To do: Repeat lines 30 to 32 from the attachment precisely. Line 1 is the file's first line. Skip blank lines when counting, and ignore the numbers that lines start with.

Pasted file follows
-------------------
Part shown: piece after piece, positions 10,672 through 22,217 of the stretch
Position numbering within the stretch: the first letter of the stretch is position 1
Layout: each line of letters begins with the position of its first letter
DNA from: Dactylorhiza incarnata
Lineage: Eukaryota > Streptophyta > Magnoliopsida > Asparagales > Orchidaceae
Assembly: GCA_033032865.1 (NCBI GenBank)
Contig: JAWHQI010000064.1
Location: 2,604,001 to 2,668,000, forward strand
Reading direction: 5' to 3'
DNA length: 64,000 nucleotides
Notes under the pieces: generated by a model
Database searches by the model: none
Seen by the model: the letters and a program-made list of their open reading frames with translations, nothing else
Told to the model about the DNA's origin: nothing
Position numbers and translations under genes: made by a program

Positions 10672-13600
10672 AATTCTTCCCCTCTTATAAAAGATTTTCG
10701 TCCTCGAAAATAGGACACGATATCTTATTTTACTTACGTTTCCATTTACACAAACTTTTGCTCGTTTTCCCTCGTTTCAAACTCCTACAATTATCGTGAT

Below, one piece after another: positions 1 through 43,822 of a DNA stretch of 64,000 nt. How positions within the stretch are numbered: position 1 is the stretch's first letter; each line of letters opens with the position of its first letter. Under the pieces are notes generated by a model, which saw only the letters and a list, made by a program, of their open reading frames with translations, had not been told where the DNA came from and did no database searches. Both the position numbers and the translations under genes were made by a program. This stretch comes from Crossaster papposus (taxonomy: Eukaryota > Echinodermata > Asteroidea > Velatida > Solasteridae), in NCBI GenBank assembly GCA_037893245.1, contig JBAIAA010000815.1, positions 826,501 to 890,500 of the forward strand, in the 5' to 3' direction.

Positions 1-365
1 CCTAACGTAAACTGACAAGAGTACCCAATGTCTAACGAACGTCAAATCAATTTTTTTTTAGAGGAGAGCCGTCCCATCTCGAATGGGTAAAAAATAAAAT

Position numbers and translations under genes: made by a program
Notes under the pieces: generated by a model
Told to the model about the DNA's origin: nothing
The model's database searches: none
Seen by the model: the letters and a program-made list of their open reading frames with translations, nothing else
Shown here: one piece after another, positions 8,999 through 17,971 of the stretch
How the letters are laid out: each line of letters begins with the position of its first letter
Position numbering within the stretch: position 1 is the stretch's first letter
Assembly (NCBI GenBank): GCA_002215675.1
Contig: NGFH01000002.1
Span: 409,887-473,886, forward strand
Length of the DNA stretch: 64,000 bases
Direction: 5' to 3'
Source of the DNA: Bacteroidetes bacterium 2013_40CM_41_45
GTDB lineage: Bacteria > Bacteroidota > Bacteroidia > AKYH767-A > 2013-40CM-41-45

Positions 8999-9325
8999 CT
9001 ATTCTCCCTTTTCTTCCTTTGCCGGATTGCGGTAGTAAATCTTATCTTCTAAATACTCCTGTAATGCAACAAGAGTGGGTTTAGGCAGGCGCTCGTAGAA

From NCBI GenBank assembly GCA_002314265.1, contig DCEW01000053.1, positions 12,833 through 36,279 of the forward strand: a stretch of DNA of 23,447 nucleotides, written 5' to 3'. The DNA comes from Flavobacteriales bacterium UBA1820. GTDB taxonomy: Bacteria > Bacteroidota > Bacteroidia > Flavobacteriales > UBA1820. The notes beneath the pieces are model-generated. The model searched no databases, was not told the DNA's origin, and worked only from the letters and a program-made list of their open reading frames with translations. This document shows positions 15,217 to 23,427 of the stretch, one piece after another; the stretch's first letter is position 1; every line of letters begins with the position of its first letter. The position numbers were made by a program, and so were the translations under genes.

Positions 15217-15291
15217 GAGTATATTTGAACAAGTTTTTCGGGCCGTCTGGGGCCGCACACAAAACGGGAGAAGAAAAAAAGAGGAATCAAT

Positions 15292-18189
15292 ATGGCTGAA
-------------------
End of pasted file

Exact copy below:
Assembly (NCBI GenBank): GCA_002215675.1
Contig: NGFH01000002.1
Span: 409,887-473,886, forward strand